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Dr. Jamie Courter is your Mizzou Beef Genetics Extension Specialist

By Jared E. Decker Many of you have probably noticed that things have been a lot less active on the A Steak in Genomics™   blog, but you probably haven't known why. In January 2021, I was named the Wurdack Chair in Animal Genomics at Mizzou, and I now focus on research, with a little bit of teaching. I no longer have an extension appointment. But, with exciting news, the blog is about to become a lot more active! Jamie Courter began as the new MU Extension state beef genetics specialist in the Division of Animal Sciences on September 1, 2023. I have known Jamie for several years, meeting her at BIF when she was a Masters student. I have been impressed by Jamie in my interactions with her since that time.  Dr. Courter and I have been working closely together the last 6 weeks, and I am excited to work together to serve the beef industry for years to come! Jamie holds a bachelor’s degree in animal science from North Carolina State University and earned a master's degree in animal

Directional Selection and Local Adaptation in Beef Cattle

My group has posted a new preprint on bioRxiv
You can check it out here: https://doi.org/10.1101/2020.03.11.988121
Warning, it is written for a technical audience, not in cowboy terms.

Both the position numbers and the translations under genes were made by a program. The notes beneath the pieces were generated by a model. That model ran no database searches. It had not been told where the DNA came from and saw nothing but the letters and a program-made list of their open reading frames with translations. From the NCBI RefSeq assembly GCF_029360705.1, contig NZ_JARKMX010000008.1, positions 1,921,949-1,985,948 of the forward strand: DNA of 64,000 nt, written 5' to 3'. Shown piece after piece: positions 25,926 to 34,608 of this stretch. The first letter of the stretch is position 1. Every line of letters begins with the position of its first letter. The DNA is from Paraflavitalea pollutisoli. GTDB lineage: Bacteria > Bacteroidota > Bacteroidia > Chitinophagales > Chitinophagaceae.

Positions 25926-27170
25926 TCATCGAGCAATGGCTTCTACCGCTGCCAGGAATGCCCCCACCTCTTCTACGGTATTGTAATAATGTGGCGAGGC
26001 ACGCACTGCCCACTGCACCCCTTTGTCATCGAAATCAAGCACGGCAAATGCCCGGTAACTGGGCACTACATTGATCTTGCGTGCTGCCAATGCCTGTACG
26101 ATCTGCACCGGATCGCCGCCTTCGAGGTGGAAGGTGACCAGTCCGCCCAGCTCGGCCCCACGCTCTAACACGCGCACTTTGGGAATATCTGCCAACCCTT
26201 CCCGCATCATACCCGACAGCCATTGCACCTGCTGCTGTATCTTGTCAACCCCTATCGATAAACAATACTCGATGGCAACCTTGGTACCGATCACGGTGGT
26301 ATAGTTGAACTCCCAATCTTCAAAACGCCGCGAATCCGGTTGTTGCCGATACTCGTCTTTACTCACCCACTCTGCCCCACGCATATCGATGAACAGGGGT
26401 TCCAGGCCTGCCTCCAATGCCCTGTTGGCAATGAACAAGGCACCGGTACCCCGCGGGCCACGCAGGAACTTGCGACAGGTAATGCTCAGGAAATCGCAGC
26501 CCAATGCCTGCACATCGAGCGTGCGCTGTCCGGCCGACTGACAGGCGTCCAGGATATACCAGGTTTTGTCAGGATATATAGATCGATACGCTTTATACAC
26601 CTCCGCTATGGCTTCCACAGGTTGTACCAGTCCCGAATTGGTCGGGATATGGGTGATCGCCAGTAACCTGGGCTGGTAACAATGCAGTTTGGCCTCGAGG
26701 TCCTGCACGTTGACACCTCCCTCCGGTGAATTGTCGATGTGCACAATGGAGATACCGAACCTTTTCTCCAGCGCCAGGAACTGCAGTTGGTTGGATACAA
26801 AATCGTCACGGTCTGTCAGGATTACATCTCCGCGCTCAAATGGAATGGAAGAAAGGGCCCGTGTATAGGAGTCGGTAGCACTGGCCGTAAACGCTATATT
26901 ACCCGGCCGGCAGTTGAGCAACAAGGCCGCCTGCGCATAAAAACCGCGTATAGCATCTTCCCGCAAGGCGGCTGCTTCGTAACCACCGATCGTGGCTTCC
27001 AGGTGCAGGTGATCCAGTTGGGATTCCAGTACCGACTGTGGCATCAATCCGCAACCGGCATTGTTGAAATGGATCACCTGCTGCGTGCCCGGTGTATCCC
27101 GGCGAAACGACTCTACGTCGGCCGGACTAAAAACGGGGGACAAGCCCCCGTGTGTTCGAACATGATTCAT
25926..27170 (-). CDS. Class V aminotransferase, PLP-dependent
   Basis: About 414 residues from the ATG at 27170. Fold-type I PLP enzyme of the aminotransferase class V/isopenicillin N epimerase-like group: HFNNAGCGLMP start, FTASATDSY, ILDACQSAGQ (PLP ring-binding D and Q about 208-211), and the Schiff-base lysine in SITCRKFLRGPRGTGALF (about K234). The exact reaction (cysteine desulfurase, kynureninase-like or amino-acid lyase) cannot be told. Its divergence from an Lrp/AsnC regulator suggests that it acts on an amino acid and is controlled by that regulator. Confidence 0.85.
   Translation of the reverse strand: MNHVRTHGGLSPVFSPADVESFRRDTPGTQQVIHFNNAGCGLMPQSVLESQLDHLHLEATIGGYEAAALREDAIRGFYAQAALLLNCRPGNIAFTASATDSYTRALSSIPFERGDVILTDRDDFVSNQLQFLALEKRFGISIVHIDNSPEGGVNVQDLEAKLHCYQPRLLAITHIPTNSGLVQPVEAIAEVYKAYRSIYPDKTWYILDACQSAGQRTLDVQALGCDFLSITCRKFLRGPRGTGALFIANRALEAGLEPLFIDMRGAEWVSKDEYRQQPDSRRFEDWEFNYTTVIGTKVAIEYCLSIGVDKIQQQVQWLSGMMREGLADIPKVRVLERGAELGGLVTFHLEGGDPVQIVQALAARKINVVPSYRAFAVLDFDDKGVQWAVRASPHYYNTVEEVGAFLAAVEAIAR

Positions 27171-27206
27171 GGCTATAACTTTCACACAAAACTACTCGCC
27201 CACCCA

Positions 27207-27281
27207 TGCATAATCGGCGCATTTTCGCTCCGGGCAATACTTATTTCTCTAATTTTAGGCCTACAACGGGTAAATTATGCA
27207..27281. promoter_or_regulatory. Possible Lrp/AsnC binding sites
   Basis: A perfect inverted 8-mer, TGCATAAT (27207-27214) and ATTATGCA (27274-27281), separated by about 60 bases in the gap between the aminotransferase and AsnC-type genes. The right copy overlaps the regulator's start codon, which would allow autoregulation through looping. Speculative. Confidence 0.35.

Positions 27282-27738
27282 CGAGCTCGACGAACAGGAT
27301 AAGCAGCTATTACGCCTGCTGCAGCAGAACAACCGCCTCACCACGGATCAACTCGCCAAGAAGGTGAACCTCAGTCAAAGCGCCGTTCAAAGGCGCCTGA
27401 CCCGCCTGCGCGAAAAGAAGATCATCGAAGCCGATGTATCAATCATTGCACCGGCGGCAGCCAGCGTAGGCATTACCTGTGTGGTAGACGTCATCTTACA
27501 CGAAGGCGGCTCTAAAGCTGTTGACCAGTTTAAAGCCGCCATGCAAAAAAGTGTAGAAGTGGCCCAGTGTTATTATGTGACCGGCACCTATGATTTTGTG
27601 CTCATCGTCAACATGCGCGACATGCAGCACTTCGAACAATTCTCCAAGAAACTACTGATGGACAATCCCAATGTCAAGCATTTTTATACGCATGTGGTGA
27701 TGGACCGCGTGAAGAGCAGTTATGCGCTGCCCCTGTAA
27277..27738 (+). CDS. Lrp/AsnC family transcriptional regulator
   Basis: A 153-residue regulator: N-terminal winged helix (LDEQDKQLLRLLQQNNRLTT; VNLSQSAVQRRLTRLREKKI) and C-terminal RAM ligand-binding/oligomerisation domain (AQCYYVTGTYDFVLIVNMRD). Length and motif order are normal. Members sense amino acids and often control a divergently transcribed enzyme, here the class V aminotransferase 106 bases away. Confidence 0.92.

So- what are the take-home messages for farmers and ranchers?
  • We can identify the DNA variants responding to your selection decisions.
  • You tend to select cattle that have better immune systems.
  • Hormone production in the ovaries is under selection in Red Angus. Makes sense based on the breed's focus on fertility.
  • Muscle development is under selection in Gelbvieh. 
  • We can identify the DNA variants that lead to cattle adapted to their environment
  • Blood vessel tightening or loosening is under environmental selection.
  • The brain and neuron signaling is an important part of environmental adaptation.
  • We are losing local adaptation in beef cattle.
Check out this Twitter thread to see figures from the paper.

Regarding the last point, we can fix the loss of local adaptation through the use of ecoregion-specific EPDs and EPDs to environmental traits like hair shedding and PAP.

Special thanks to USDA-NIFA for funding to support this work and for the Red Angus Association of America, American Simmental Association, and American Gelbvieh Association for collaborating with us!


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